Our international branding agency has modeled this journey as a staircase of ten steps between inertia and advocacy (here is our model of customer-based brand equity). The staircase is intended to illustrate how consumers create brand equity for companies over time. The activity of “branding” is simply to facilitate the consumers’ journey from inertia to advocacy. How consumers contribute to earnings is another matter. In fact, in this model, a sale is not the end of the process but just the halfway point in the journey. The same steps apply to both BtoB and BtoC purchases.

1. Inertia
The presence of a relevant want or need (either latent or expressed) among a defined market segment, but no movement towards the desired state of brand advocacy. I.E. “I want my little Jimmy to draw, but my problem is that he scribbles all over the walls.”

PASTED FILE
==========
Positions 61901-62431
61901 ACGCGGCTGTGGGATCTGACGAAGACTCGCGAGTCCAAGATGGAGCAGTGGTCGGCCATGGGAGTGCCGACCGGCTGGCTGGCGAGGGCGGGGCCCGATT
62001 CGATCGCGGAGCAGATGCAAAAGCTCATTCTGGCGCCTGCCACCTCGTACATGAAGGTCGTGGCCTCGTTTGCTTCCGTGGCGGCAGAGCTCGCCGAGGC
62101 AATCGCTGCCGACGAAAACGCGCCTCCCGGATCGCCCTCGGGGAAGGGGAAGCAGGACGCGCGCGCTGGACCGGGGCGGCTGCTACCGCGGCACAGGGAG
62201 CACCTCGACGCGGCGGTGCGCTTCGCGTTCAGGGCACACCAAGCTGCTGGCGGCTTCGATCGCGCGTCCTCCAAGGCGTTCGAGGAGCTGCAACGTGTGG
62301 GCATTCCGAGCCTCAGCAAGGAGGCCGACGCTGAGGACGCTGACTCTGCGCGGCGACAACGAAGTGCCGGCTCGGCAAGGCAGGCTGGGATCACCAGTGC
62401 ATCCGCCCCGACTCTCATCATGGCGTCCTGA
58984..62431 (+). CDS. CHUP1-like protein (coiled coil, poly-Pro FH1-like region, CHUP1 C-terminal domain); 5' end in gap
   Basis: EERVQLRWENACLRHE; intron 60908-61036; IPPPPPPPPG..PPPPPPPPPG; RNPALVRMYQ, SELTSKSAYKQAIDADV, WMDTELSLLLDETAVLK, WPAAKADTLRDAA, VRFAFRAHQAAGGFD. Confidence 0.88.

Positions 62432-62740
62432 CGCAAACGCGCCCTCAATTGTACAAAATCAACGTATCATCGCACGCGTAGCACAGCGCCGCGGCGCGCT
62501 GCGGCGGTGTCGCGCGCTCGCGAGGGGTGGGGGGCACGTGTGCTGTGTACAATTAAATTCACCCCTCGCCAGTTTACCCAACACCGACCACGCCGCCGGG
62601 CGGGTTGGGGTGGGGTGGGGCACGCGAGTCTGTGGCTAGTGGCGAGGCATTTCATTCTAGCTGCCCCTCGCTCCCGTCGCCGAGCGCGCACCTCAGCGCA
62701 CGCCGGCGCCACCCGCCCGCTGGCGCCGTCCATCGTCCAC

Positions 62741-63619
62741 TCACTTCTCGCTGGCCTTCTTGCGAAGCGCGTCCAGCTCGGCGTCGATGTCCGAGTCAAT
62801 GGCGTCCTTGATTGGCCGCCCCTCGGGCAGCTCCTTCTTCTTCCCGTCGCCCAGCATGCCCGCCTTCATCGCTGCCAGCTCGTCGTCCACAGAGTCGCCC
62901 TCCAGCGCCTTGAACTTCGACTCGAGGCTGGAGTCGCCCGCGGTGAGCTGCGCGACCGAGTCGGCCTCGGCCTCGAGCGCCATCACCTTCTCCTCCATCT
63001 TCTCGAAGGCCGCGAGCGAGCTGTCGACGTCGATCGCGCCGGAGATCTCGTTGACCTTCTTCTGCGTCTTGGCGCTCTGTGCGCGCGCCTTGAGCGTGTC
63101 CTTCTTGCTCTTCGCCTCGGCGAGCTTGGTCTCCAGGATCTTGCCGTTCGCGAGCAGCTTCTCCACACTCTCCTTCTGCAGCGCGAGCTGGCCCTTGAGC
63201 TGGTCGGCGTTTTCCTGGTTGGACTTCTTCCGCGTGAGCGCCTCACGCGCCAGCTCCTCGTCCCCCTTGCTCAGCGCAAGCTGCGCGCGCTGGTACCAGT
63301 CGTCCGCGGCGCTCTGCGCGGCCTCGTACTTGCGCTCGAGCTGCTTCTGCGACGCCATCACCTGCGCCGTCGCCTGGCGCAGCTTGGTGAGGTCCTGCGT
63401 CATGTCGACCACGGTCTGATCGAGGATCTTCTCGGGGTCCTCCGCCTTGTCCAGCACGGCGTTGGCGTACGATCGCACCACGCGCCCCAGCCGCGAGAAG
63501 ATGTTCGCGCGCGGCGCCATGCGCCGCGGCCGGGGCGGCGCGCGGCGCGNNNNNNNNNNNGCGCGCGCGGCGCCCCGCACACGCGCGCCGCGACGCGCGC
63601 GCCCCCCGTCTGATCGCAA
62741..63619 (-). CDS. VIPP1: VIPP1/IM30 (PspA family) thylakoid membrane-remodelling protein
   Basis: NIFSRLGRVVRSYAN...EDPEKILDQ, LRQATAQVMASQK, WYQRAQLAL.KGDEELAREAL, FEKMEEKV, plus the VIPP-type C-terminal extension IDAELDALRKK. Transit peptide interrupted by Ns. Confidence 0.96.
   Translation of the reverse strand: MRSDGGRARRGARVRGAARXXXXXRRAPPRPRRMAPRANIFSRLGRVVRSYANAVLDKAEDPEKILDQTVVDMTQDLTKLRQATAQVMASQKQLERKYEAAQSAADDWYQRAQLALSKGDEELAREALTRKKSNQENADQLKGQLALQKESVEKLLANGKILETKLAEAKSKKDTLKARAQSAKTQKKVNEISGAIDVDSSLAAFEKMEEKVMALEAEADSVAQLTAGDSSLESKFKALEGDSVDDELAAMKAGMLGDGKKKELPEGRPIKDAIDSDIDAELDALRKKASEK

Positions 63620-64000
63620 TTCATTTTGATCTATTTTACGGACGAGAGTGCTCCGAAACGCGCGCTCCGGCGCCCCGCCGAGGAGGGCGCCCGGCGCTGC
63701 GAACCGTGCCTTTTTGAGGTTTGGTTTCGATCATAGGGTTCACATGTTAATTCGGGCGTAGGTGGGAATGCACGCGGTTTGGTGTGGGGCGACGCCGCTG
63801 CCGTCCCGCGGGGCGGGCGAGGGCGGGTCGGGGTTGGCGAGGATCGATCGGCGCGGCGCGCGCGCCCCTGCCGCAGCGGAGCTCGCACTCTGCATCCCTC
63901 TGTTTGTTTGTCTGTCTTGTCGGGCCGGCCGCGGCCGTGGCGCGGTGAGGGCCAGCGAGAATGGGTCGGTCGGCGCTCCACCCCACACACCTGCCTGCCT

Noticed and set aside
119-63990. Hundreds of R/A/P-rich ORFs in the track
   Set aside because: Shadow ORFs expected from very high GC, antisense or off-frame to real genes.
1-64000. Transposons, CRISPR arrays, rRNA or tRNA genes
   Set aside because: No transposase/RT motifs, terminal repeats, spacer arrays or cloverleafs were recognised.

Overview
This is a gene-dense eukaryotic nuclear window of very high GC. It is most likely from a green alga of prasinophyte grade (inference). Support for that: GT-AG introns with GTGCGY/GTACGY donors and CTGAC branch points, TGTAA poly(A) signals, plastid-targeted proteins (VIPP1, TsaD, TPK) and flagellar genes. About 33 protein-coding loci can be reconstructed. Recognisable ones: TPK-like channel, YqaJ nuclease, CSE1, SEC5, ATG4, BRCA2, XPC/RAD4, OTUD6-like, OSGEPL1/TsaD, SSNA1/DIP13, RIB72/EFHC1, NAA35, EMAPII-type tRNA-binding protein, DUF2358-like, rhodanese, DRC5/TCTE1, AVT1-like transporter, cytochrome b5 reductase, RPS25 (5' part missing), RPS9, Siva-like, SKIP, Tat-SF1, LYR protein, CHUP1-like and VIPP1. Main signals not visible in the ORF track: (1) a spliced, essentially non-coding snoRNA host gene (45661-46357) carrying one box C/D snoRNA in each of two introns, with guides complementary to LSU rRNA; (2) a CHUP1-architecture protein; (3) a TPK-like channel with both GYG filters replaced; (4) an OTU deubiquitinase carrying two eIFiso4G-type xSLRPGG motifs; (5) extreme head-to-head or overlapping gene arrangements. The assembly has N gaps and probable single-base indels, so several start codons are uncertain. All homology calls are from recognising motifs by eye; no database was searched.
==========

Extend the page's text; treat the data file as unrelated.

2. Awareness
I see you. I.E. “I read about your new product on a mommy blog.”

3. Understanding
I understand what you offer in relation to my needs and my product categories. I.E. “You sell crayons for kids, like my little Jimmy, to draw with.”

4. Interest
Your offer is relevant, believable, and different from other options that are available to me. I.E. “Your crayons are water soluble so they wash off easily, especially walls.”

5. Trust
I trust you. I.E. “But will the crayons still be fun to draw with? Wait, you’re Crayola. I’ve known you all my life. You know about kids and crayons.”

6. Trial
I’ll try your product. I.E. “They cost about the same as normal crayons. I’m going to buy a pack for little Jimmy.”

7. Belief
I believe you. I.E. “Wow, they really work as promised!”

8. Affinity
You reflect the beliefs, values, and convictions that I stand for.  I.E. “You really get me. We have a lot in common.”

9. Loyalty
I want to stay with you. I.E. “From now on, these are the crayons for me.”

10. Advocacy
I want to let others know about you. I.E. “I’m posting little Jimmy’s drawings on your gallery site and sharing them with my friends on Twitter and Facebook.”